It may very well be that when evolution hits the tripwire, it permanently ends humans’ relationship with the beam and creates a new world, with or without humans.
Kind of seems like the only question any human should currently be asking is: When are we going to hit the tripwire and which side of the beam will we land on when that happens?
No one in the world knows the answer to either part of that question, but a lot of the very smartest people have put decades of thought into it. We’ll spend the rest of this post exploring what they’ve come up with.
Let’s start with the first part of the question: When are we going to hit the tripwire?
i.e. How long until the first machine reaches superintelligence?
Not shockingly, opinions vary wildly and this is a heated debate among scientists and thinkers. Many, like professor Vernor Vinge, scientist Ben Goertzel, Sun Microsystems co-founder Bill Joy, or, most famously, inventor and futurist Ray Kurzweil, agree with machine learning expert Jeremy Howard when he puts up this graph during a TED Talk:
Those people subscribe to the belief that this is happening soon—that exponential growth is at work and machine learning, though only slowly creeping up on us now, will blow right past us within the next few decades.
Others, like Microsoft co-founder Paul Allen, research psychologist Gary Marcus, NYU computer scientist Ernest Davis, and tech entrepreneur Mitch Kapor, believe that thinkers like Kurzweil are vastly underestimating the magnitude of the challenge and believe that we’re not actually that close to the tripwire.
The Kurzweil camp would counter that the only underestimating that’s happening is the underappreciation of exponential growth, and they’d compare the doubters to those who looked at the slow-growing seedling of the internet in 1985 and argued that there was no way it would amount to anything impactful in the near future.
The doubters might argue back that the progress needed to make advancements in intelligence alsogrows exponentially harder with each subsequent step, which will cancel out the typical exponential nature of technological progress. And so on.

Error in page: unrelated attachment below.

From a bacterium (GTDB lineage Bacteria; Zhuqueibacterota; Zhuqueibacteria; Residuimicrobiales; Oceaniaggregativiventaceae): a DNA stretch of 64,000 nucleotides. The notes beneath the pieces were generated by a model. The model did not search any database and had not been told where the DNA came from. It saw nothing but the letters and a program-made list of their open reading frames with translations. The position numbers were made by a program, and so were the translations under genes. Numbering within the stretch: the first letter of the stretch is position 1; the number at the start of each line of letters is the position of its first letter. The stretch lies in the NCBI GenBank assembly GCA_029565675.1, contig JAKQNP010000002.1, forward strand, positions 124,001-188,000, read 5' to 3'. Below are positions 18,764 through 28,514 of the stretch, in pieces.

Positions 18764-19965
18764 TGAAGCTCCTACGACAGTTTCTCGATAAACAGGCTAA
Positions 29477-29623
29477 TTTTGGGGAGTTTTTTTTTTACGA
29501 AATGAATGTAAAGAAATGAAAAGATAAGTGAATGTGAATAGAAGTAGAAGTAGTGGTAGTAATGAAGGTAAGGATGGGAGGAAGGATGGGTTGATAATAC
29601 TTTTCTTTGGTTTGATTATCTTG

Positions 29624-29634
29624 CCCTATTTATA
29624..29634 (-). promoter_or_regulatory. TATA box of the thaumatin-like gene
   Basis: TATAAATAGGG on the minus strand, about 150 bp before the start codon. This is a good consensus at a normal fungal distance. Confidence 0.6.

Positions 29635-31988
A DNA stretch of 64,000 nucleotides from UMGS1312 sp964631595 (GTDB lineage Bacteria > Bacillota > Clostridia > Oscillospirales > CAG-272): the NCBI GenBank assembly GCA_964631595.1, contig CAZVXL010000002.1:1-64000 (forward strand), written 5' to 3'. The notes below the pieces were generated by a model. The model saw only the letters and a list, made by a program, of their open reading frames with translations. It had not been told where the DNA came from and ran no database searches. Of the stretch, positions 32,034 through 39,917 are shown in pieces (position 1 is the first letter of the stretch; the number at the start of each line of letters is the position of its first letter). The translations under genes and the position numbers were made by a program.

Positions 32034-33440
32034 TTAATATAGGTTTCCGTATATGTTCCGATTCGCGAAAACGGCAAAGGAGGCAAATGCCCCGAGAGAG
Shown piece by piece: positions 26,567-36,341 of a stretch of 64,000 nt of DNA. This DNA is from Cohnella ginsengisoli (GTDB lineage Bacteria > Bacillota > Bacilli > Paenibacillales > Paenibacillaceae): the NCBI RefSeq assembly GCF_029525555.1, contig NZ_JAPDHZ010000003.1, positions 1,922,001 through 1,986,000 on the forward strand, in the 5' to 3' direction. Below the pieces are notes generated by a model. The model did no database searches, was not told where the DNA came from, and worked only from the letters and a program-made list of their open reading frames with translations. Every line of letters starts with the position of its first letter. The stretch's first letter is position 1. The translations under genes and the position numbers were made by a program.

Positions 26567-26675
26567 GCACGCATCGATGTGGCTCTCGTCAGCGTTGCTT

A third camp, which includes Nick Bostrom, believes neither group has any ground to feel certain about the timeline and acknowledges both A) that this could absolutely happen in the near future and B) that there’s no guarantee about that; it could also take a much longer time.
Still others, like philosopher Hubert Dreyfus, believe all three of these groups are naive for believing that there even is a tripwire, arguing that it’s more likely that ASI won’t actually ever be achieved.
So what do you get when you put all of these opinions together?
In 2013, Vincent C. Müller and Nick Bostrom conducted a survey that asked hundreds of AI experts at a series of conferences the following question: “For the purposes of this question, assume that human scientific activity continues without major negative disruption. By what year would you see a (10% / 50% / 90%) probability for such HLMI4 to exist?” It asked them to name an optimistic year (one in which they believe there’s a 10% chance we’ll have AGI), a realistic guess (a year they believe there’s a 50% chance of AGI—i.e. after that year they think it’s more likely than not that we’ll have AGI), and a safe guess (the earliest year by which they can say with 90% certainty we’ll have AGI). Gathered together as one data set, here were the results:2
Median optimistic year (10% likelihood): 2022
Median realistic year (50% likelihood): 2040
Median pessimistic year (90% likelihood): 2075
So the median participant thinks it’s more likely than not that we’ll have AGI 25 years from now. The 90% median answer of 2075 means that if you’re a teenager right now, the median respondent, along with over half of the group of AI experts, is almost certain AGI will happen within your lifetime.
A separate study, conducted recently by author James Barrat at Ben Goertzel’s annual AGI Conference, did away with percentages and simply asked when participants thought AGI would be achieved—by 2030, by 2050, by 2100, after 2100, or never. The results:3
By 2030: 42% of respondents
By 2050: 25%
By 2100: 20%
After 2100: 10%
Pretty similar to Müller and Bostrom’s outcomes. In Barrat’s survey, over two thirds of participants believe AGI will be here by 2050 and a little less than half predict AGI within the next 15 years. Also striking is that only 2% of those surveyed don’t think AGI is part of our future.
But AGI isn’t the tripwire, ASI is. So when do the experts think we’ll reach ASI?
Müller and Bostrom also asked the experts how likely they think it is that we’ll reach ASI A) within two years of reaching AGI (i.e. an almost-immediate intelligence explosion), and B) within 30 years. The results:4
The median answer put a rapid (2 year) AGI → ASI transition at only a 10% likelihood, but a longer transition of 30 years or less at a 75% likelihood.
We don’t know from this data the length of this transition the median participant would have put at a 50% likelihood, but for ballpark purposes, based on the two answers above, let’s estimate that they’d have said 20 years. So the median opinion—the one right in the center of the world of AI experts—believes the most realistic guess for when we’ll hit the ASI tripwire is [the 2040 prediction for AGI + our estimated prediction of a 20-year transition from AGI to ASI] = 2060.
Of course, all of the above statistics are speculative, and they’re only representative of the center opinion of the AI expert community, but it tells us that a large portion of the people who know the most about this topic would agree that 2060 is a very reasonable estimate for the arrival of potentially world-altering ASI. Only 45 years from now.